Pictured are Geraldine Reynolds, Miniworld, Ballnacarrow, Veronica Muldowney, Collooney Montessori School, Minister Frank Feighan, John and Lucy Davey, Ballintogher playschool and afterschool
Sligo Leitrim SIPTU Big Start Committee met with Minister Frank Feighan in Ballintogher last week to discuss the recently launched ‘New Deal for Early Years’ campaign which is calling on the government to reform the childcare system so it can provide improved services for children, families, providers and workers.
John Davey, Early Years activist and owner of Ballintogher Playschoolsaid “Early Years teachers are earning shocking levels of pay for years, along with the challenges that the pandemic presented in the delivery of quality childcare, this has led to a serious staffing crisis in our sector.”
John said “locally and nationally we are hearing of Early Years teachers and providers walking away from the sector.”
He added “What is also very concerning is the amount of graduates leaving the sector which leaves the quality of care and education of Irish children at stake and unless the Government is serious about addressing lack of investment in the sector then it will spiral downwards even further.”
Lucy Davey, Early Years Teacher and activist added “The government needs to publicly fund the wages of the sector to entice these graduates to work in our sector, it is very difficult to expect a graduate with a degree in childcare to begin working in a sector that is paid just above the minimum wage.”
She said “We are begging the government to please invest in Ireland’s children they are our future.”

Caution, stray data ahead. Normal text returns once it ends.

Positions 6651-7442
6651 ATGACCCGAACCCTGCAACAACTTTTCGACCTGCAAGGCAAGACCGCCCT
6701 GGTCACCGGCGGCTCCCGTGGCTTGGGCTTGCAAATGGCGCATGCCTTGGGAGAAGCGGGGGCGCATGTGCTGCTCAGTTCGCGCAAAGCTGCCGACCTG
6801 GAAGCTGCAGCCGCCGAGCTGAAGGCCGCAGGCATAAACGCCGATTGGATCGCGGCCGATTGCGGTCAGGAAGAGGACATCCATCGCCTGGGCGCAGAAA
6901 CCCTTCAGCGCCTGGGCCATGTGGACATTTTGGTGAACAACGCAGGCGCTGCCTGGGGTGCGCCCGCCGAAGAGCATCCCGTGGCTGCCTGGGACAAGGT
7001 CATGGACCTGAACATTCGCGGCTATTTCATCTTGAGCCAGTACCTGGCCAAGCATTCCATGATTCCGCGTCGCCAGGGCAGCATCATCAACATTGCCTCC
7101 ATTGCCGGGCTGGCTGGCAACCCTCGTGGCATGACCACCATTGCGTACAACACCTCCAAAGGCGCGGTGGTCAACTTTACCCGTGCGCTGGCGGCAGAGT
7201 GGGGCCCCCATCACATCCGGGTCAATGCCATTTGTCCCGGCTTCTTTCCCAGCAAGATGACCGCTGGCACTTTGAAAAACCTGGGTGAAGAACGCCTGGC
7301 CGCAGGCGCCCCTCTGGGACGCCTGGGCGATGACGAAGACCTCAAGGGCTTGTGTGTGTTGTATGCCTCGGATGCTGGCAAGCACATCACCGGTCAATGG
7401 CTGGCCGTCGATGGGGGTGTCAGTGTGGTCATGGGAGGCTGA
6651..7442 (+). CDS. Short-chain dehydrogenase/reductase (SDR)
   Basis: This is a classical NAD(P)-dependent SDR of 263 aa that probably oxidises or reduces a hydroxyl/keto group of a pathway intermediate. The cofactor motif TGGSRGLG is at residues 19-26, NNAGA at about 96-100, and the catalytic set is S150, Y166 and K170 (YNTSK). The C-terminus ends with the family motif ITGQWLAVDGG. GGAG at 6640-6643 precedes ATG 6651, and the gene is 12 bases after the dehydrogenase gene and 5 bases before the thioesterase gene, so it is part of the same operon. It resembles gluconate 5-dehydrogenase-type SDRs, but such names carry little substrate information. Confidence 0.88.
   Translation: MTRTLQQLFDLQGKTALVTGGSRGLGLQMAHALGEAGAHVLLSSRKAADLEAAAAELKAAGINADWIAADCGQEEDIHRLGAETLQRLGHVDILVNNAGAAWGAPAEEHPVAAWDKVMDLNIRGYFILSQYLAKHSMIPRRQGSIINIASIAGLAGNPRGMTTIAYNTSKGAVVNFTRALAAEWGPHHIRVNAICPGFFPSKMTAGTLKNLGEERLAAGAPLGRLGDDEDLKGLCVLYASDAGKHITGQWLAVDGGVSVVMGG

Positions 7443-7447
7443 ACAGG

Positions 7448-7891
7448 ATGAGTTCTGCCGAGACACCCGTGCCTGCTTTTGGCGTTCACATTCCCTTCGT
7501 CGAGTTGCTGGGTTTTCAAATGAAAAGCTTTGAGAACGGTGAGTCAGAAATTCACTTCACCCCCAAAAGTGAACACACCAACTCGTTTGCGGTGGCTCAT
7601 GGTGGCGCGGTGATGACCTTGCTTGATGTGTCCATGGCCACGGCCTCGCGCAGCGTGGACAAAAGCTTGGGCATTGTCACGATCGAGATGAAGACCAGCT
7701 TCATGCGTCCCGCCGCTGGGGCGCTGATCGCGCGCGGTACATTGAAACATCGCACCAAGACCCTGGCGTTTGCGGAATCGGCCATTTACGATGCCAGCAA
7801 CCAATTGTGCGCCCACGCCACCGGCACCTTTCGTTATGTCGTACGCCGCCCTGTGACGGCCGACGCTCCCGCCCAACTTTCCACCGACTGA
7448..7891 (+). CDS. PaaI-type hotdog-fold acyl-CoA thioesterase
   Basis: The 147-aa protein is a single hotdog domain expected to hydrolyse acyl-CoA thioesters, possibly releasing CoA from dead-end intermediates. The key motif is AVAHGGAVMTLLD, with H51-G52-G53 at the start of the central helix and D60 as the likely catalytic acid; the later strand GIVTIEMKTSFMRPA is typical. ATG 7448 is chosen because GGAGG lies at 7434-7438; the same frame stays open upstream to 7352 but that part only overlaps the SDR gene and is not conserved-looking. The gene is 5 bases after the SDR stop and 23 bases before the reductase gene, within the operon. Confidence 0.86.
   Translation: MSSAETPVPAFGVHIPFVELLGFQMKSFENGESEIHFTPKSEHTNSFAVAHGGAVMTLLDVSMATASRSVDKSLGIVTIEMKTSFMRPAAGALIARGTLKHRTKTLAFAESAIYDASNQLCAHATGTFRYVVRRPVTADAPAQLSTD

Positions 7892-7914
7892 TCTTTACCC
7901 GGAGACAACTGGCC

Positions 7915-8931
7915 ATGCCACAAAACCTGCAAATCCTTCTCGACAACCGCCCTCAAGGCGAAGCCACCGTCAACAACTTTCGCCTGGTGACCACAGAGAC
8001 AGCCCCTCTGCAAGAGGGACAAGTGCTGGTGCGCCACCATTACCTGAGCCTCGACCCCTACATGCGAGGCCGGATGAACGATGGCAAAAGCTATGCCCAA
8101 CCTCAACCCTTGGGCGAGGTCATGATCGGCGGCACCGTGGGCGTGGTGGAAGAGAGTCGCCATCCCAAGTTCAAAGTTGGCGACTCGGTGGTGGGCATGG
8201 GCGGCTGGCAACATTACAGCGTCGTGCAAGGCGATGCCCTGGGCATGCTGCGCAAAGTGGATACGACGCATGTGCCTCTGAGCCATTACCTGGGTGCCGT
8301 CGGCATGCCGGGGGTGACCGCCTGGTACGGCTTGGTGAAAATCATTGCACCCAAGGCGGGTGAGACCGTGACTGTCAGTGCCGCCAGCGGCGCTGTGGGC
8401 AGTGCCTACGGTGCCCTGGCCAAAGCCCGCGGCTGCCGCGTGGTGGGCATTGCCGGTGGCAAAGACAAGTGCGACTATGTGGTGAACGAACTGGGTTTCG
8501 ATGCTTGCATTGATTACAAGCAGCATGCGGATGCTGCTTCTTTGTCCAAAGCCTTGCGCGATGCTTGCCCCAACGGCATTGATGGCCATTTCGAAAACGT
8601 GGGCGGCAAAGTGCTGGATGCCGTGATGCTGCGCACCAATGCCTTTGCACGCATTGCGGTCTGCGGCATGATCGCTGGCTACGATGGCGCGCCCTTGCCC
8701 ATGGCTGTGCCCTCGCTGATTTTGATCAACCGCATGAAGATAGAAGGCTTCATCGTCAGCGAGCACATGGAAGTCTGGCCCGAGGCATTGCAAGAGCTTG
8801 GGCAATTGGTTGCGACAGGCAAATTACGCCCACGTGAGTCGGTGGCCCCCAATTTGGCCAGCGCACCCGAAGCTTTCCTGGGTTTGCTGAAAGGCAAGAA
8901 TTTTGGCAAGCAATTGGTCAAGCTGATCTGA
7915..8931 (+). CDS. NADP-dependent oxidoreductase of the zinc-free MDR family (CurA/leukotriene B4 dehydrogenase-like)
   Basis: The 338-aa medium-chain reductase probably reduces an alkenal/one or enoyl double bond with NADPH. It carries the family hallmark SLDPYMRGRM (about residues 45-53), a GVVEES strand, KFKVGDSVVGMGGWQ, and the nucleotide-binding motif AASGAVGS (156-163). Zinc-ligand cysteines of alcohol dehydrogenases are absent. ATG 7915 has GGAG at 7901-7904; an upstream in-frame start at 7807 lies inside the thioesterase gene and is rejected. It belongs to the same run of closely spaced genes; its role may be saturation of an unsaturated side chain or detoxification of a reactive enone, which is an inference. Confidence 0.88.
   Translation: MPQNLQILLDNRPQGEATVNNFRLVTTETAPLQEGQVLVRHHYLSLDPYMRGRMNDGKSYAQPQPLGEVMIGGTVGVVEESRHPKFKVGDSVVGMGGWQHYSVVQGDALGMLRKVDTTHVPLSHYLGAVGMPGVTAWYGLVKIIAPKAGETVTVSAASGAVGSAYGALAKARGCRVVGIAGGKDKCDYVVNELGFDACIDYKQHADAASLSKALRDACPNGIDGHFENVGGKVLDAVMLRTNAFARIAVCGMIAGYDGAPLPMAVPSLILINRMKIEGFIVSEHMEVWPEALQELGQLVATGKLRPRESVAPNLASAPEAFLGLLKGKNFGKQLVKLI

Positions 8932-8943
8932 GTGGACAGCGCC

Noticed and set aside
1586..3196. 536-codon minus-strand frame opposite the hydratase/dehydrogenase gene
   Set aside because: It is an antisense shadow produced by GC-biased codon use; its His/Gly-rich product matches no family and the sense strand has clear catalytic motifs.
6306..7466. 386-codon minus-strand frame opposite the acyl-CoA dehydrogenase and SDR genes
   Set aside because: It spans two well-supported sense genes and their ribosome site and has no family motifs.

As a father of young children Minister Feighan stated that he personally values Early Years teachers and recognises the work, responsibility and commitment involved in the running of these childcare services and collectively as a Government he agreed substantial investment was required.
SIPTU Organiser and Big Start Campaign Coordinator Ann O’Reilly “The current childcare system is simply not working.
“It must be reformed in order to create high quality, affordable and accessible services for children and families which are delivered by qualified educators with professional pay and conditions
“Despite their qualifications, most Early Years educators earn just above the minimum wage and parents are paying the highest fees in the European Union.”
She added “the Government now has the opportunity to make a down payment on a new childcare system in this coming Budget that delivers for children, families and Early Years Educators.”
The organisations involved in the ‘New Deal for Early Years’ campaign are SIPTU, National Women’s Council, National Childhood Network, CRANN Support Services, National Community Childcare Forum, Irish Congress of Trade Unions, OMEP Ireland, Further Education Teachers Network, Association of Childhood Professionals, Men In Childcare, PLÉ and SPARK.
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